I talk fast, my brain thinks fast (not in a good way like "I can solve incredibly complex math problems" fast....more like "I have way to many random thoughts swirling in my head at one time" fast) and sometimes when I photograph with my digital camera, I feel like I'm shooting way too fast. Click click click click click click click....that happens quite a bit. It's fine for some circumstances (like wedding madness or trying to capture your kids at hyper speed) but I recently discovered that photographing with film is a whole different experience.
Don't get me wrong, shooting with digital is great. The technology is awesome, you can take a crazy amount of photos per memory card, and it provides the instant gratification of seeing your images on the screen mere moments after you take them. There is something about shooting with film though that fills me up. I bought a film camera this year, although I will admit that it sat in the bottom drawer of my desk for about six months because I had no idea what to do with it. One camera manual and many online articles later, I finally took it out for a spin and it was amazing.
There are a limited number of exposures (photos that you can take) on a roll of film and that fact really changes the way you shoot. I took my time, really thought about each image that I wanted to make and, even though it felt totally out of character for me to slow down, it felt good. You plan your photo, take time with your settings, press the shutter button, and then instead of checking your image and worrying if you got it right, you just move on to the next exposure. Don't even get me started on how exciting it was to actually get the photos back once I finished the roll. It was like Christmas! You get to go back through and see the magic that you made and that is pretty freakin' fantastic.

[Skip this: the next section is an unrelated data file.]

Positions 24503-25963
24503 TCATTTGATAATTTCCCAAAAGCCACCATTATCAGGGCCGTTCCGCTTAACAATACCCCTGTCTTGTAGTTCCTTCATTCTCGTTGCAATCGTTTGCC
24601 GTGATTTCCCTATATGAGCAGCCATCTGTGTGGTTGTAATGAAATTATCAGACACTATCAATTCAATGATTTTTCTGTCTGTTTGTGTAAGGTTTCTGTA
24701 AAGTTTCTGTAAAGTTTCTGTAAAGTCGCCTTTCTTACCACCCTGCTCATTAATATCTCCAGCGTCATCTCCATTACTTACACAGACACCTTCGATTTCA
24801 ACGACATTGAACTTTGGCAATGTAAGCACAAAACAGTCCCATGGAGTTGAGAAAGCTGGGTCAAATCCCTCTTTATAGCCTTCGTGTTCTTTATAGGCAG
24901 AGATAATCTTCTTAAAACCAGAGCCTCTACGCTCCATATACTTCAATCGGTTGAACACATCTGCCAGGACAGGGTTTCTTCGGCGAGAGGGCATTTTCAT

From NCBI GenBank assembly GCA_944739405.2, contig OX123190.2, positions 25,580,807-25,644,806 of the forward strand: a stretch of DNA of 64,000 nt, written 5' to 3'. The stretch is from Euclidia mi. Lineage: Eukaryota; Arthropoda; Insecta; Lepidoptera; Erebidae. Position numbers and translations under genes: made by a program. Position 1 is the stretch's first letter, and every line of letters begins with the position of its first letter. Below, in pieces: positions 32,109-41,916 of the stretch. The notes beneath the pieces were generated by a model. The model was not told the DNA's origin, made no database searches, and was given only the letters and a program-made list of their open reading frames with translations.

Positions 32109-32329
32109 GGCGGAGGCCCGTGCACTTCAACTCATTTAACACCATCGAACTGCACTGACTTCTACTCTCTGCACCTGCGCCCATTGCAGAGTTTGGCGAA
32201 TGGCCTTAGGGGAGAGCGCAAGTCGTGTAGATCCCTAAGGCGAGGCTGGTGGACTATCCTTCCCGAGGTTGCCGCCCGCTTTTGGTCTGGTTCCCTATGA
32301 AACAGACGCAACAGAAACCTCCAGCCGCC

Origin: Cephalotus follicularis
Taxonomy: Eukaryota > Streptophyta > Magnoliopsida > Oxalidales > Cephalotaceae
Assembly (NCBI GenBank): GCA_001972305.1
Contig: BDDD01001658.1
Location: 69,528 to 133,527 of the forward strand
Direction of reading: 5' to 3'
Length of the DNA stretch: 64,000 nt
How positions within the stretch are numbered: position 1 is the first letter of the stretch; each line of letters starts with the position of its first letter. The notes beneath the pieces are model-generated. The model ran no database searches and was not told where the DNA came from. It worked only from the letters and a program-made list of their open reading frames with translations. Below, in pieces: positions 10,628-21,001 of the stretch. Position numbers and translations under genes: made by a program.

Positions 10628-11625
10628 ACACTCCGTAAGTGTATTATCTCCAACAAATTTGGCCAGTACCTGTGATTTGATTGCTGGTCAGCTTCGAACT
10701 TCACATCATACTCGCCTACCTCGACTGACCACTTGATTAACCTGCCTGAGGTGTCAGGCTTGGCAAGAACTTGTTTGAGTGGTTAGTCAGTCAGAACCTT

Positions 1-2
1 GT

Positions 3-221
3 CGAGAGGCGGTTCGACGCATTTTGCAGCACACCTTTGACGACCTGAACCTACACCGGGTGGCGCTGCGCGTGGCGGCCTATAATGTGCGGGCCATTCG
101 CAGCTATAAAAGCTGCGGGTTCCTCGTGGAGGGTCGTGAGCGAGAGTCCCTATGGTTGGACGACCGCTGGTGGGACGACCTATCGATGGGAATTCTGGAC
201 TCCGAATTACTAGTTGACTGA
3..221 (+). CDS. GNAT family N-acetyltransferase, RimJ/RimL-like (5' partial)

Anyway, here are the photos from my first roll of film. They're nothing fancy and the film I used actually came with the camera I bought off of eBay so I have no idea of its age or quality (my best guess is old and crappy). However, I'm still just excited that they are all mostly in focus and aren't horribly exposed :)